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Dhoruba bin Wahad

Other Manhattan Exonerations
In May 1971, two uniformed New York City police officers in a marked police car were shot repeatedly with a .45 caliber machine gun.  Both officers survived, but neither could provide a description of the assailants.

Later that same year, Dhoruba bin Wahad was arrested while robbing a Bronx social club.  Wahad, then known as Richard Moore, was a field secretary for the New York chapter of the Black Panthers.

Police found a .45-caliber machine gun in Wahad’s possession, and ballistics testing confirmed it the same gun used in the May shooting. Police were also able to match Wahad’s fingerprints to a note claiming responsibility for the shootings that was left with a newspaper office.

An anonymous tip led police to an informant who testified that she saw Wahad immediately before and after the shooting, and that his gun was still warm when she saw him after the shooting. The prosecution argued that Wahad had planned and carried out the shooting because, as a member of the Blank Panthers, he hated the police.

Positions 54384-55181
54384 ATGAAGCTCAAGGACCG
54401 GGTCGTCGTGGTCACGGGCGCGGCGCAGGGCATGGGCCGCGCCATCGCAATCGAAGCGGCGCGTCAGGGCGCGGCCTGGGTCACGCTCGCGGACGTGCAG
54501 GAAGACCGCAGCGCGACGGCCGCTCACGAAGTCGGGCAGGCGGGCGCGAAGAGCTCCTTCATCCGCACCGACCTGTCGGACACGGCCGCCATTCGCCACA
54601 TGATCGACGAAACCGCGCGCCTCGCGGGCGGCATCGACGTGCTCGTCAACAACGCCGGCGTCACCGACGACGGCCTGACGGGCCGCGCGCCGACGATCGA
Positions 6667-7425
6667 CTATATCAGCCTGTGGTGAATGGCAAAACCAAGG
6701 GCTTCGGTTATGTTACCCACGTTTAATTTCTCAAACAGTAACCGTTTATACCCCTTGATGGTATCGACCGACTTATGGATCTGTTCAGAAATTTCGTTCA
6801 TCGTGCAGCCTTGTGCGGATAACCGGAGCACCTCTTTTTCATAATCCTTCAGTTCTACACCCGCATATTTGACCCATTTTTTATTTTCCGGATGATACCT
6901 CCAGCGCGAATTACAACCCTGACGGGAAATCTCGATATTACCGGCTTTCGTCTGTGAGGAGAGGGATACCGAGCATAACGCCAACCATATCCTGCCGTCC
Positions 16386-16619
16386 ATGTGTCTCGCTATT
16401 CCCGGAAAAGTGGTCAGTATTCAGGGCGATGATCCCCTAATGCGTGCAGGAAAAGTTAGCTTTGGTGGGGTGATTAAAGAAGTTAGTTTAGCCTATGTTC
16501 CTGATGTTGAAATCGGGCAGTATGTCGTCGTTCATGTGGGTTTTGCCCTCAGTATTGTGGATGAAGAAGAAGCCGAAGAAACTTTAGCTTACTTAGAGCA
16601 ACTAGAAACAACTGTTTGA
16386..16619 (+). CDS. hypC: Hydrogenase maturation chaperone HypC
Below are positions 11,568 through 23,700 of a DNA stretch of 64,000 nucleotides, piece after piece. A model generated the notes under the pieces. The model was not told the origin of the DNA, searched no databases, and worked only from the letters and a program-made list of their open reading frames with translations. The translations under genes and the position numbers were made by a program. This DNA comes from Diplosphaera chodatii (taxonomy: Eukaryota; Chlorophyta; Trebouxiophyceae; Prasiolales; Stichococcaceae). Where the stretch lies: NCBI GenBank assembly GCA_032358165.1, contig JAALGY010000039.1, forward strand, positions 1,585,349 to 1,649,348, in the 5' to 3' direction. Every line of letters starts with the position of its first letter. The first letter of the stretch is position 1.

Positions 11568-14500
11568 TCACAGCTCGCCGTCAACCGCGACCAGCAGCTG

Wahad’s first trial ended in a mistrial when the jury was unable to reach a unanimous decision.

After a second trial in 1973, a jury convicted Wahad of attempted murder and felonious possession of a firearm, and he was sentenced to 25 years in prison. 
After his conviction, defense lawyers discovered that prosecutors failed to turn over statements of witnesses that might have been used to impeach the witnesses' testimony at trial. In March 1990, Wahad’s conviction was overturned because of the prosecution’s failure to disclose this exculpatory evidence, and he was released.

The prosecution appealed the decision and it was upheld in January 1993 in a ruling that said that the statements of the prosecution's key witness, Pauline Joseph, that were not disclosed included statements which "depart significantly from some of her most crucial testimony, and that testimony was essential" to the prosecution's theory of the case.

The prosecution then announced that they would not retry Wahad.

Wahad sued both the FBI and the New York Police Department and ultimately received a total of almost $900,000.

– Maurice Possley

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Posting Date:  Before June 2012
Last Updated: 2/15/2017
State:New York
County:New York
Most Serious Crime:Attempted Murder
Additional Convictions:
Reported Crime Date:1971
Sentence:25 to Life
Age at the date of reported crime:26
Contributing Factors:False or Misleading Forensic Evidence, Perjury or False Accusation, Official Misconduct
Did DNA evidence contribute to the exoneration?:No